Display Settings:

Format

Send to:

Choose Destination
See comment in PubMed Commons below
J Biol Chem. 1997 Feb 14;272(7):4600-5.

Stat2 is a transcriptional activator that requires sequence-specific contacts provided by stat1 and p48 for stable interaction with DNA.

Author information

  • 1Department of Pathology and Kaplan Cancer Center, New York University School of Medicine, New York, New York 10016, USA.

Abstract

Transcriptional responses to interferon (IFN) are mediated by tyrosine phosphorylation and nuclear translocation of transcription factors of the signal transducer and activator of transcription (Stat) family. The Stat1 protein is required for all transcriptional responses to IFN (both type I and type II). Responses to type I IFN (alpha and beta) also require Stat2 and the IFN regulatory factor family protein p48, which form a heterotrimeric transcription complex with Stat1 termed ISGF3. Stat1 homodimers formed in response to IFN-gamma treatment can also interact with p48 and function as transcriptional activators. We now show that Stat2 is capable of forming a stable homodimer that interacts with p48, can be recruited to DNA, and can activate transcription, raising a question of why Stat1 is required. Analysis of the transcriptional competence, affinity, and specificity of Stat2-p48 complexes compared with other Stat protein-containing transcription factor complexes suggests distinct roles for each component. Although Stat2 is a potent transactivator, it does not interact stably with DNA in complex with p48 alone. Adding Stat1 increases the affinity and alters the sequence selectivity of p48-DNA interactions by contacting a half-site of its palindromic recognition motif adjacent to a p48 interaction sequence. Thus, ISGF3 assembly involves p48 functioning as an adaptor protein to recruit Stat1 and Stat2 to an IFN-alpha-stimulated response element, Stat2 contributes a potent transactivation domain but is unable to directly contact DNA, while Stat1 stabilizes the heteromeric complex by contacting DNA directly.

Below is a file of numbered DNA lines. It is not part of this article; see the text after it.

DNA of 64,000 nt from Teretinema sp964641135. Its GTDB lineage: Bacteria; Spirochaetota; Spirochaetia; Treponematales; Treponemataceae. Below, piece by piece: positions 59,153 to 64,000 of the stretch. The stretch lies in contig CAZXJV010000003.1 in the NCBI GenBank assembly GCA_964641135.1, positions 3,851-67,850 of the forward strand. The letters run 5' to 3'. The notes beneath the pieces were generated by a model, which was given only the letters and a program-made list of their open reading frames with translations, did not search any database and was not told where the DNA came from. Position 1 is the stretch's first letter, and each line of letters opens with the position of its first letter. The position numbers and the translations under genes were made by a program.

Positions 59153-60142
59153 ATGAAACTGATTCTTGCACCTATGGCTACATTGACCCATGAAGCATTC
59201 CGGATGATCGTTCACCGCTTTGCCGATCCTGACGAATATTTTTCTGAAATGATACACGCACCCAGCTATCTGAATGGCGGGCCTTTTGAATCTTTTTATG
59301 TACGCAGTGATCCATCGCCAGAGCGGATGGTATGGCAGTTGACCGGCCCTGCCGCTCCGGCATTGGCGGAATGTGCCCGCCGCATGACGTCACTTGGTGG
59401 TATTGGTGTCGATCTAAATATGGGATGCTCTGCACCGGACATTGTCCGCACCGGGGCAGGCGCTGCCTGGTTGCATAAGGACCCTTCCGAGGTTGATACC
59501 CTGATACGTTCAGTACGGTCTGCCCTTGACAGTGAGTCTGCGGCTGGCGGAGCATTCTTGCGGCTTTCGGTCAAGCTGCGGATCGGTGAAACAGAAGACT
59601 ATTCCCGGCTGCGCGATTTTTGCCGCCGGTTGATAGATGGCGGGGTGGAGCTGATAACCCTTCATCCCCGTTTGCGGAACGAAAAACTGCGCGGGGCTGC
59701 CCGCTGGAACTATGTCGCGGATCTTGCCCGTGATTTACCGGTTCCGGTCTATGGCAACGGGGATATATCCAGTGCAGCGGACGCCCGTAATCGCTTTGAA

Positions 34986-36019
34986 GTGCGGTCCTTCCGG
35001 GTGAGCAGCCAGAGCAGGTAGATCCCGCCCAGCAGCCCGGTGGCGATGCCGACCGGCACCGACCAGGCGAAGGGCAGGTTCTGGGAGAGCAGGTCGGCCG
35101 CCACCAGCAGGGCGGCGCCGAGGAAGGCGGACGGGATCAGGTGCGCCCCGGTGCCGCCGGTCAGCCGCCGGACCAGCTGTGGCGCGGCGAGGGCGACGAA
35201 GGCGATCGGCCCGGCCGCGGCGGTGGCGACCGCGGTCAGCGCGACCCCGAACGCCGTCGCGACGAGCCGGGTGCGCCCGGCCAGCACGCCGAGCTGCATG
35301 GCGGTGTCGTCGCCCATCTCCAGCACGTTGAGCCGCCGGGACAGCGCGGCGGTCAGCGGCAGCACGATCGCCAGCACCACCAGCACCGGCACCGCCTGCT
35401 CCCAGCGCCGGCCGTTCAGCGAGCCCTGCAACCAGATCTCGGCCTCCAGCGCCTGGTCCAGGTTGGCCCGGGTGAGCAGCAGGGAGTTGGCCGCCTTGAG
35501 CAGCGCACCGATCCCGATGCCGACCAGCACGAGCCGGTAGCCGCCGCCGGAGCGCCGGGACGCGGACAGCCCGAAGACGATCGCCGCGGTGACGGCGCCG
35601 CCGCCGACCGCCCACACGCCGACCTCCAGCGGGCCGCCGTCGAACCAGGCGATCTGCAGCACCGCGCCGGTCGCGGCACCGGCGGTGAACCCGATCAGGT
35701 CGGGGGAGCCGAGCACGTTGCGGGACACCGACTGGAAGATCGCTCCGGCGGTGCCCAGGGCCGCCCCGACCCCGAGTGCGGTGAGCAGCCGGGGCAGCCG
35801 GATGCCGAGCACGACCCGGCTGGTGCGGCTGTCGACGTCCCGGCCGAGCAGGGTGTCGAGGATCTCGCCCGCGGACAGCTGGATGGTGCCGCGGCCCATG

PMID:
9020188
[PubMed - indexed for MEDLINE]
Free full text
PubMed Commons home

PubMed Commons

0 comments
How to join PubMed Commons

    Supplemental Content

    Full text links

    Icon for HighWire
    Loading ...
    Write to the Help Desk